Effects of Fuel Volatility, Load, and Speed on HC Emissions Due to Piston Wetting 2001-01-2024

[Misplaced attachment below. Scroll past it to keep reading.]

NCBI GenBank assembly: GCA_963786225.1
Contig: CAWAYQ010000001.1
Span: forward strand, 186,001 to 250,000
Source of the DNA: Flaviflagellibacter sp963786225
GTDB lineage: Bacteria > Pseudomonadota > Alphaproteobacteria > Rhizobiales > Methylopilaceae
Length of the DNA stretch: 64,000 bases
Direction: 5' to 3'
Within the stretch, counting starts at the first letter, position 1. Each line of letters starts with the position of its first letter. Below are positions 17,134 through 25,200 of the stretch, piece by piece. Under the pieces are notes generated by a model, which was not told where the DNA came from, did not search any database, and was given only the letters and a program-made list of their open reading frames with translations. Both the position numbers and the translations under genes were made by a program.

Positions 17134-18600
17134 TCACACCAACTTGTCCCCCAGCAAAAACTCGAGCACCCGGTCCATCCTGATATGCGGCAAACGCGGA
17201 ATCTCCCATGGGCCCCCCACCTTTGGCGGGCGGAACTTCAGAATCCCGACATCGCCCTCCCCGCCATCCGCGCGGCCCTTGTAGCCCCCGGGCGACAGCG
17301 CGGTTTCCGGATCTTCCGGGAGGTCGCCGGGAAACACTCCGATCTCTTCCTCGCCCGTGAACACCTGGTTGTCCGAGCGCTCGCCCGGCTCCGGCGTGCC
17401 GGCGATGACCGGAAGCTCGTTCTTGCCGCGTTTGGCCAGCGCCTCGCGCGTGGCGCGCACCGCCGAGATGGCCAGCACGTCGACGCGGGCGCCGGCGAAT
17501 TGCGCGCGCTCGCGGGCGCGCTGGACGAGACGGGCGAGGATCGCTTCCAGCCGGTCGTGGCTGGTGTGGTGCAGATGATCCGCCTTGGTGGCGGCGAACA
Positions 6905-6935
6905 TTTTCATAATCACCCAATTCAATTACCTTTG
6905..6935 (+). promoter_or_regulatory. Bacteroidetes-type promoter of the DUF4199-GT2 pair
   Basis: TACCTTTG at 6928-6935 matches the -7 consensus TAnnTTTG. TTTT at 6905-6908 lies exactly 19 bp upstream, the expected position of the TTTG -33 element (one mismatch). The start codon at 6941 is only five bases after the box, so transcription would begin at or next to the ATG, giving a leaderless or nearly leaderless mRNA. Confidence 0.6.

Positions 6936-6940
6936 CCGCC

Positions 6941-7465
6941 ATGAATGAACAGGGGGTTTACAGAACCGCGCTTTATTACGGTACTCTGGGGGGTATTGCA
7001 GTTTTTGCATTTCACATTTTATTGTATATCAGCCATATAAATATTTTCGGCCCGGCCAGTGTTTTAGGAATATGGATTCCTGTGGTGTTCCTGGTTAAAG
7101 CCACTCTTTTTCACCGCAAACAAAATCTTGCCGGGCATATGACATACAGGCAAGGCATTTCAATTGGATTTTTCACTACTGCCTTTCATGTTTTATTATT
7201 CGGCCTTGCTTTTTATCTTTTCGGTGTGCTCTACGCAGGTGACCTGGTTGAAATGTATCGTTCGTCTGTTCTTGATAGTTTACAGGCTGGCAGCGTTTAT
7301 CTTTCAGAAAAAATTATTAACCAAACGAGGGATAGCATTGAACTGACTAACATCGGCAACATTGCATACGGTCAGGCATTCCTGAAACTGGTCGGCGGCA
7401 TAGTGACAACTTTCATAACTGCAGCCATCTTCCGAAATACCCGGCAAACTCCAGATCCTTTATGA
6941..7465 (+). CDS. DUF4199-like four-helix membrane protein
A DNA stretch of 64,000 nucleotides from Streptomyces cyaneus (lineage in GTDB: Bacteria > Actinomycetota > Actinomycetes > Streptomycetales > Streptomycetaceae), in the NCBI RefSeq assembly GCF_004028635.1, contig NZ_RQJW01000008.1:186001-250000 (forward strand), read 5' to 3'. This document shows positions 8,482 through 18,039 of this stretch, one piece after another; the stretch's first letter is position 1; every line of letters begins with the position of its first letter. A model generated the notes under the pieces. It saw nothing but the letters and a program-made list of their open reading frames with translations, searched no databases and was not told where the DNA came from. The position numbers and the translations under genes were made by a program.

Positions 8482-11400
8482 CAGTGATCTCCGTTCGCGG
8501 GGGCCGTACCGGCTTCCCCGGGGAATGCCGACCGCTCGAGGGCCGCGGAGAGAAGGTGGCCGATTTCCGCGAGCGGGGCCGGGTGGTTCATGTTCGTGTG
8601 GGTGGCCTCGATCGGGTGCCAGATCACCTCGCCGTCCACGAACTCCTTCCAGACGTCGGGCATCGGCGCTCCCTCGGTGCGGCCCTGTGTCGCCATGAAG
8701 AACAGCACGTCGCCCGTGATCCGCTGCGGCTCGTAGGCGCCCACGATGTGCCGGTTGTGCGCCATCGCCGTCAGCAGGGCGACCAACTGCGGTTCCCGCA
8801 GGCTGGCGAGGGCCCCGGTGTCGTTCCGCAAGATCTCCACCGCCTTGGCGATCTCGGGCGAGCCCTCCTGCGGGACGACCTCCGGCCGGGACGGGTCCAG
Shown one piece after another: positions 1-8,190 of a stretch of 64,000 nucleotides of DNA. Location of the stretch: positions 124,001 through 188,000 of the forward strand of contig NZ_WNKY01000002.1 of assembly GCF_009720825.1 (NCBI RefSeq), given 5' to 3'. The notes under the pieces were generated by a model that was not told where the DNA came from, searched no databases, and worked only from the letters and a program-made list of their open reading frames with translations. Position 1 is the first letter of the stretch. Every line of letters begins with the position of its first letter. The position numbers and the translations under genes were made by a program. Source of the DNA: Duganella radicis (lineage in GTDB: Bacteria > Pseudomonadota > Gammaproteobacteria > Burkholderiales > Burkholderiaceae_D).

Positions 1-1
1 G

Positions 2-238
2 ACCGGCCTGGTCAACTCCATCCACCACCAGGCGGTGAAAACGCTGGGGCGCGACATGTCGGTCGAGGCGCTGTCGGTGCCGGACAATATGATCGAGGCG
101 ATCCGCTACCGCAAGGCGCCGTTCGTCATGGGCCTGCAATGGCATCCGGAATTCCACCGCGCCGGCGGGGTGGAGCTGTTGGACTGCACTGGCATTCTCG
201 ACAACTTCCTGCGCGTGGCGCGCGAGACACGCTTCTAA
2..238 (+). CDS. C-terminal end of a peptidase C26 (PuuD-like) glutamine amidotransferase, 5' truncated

Piston wetting can be isolated from the other sources of HC emissions from DISI engines by operating the engine predominantly on a gaseous fuel and using an injector probe to impact a small amount of liquid fuel on the piston top. This results in a marked increase in HC emissions. In a previous study, we used a variety of pure liquid hydrocarbon fuels to examine the influence of fuel volatility and structure on the HC emissions due to piston wetting. It was shown that the HC emissions correspond to the Leidenfrost effect: fuels with very low boiling points yield high HCs and those with a boiling point near or above the piston temperature produce much lower HCs. All of these prior tests of fuel effects were performed at a single operating condition: the Ford World Wide Mapping Point (WWMP). In the present study, the effects of load and engine speed are examined. Four different normal alkanes were used, including one that appears to be near the Leidenfrost point for operation at the WWMP, one that is near the Nukiyama point, and one that appears to be in the transition region. The exhaust hydrocarbons were speciated to differentiate between the emissions resulting from the gaseous fuel and those resulting from the liquid fuel. It is shown that the “Piston Wetting Emissions Index” for engine-out THCs increases with both decreasing speed and decreasing load, and that this is primarily an effect of oxidation kinetics. Speed and load have opposite effects on unburned fuel emissions, and this appears to be a pressure effect. For all speeds and loads the Leidenfrost effect appears to be important: the most volatile fuel has the highest THC and UBF emissions whereas the two least volatile fuels have lower emissions and the fuel that is within the transition regime yields intermediate emissions.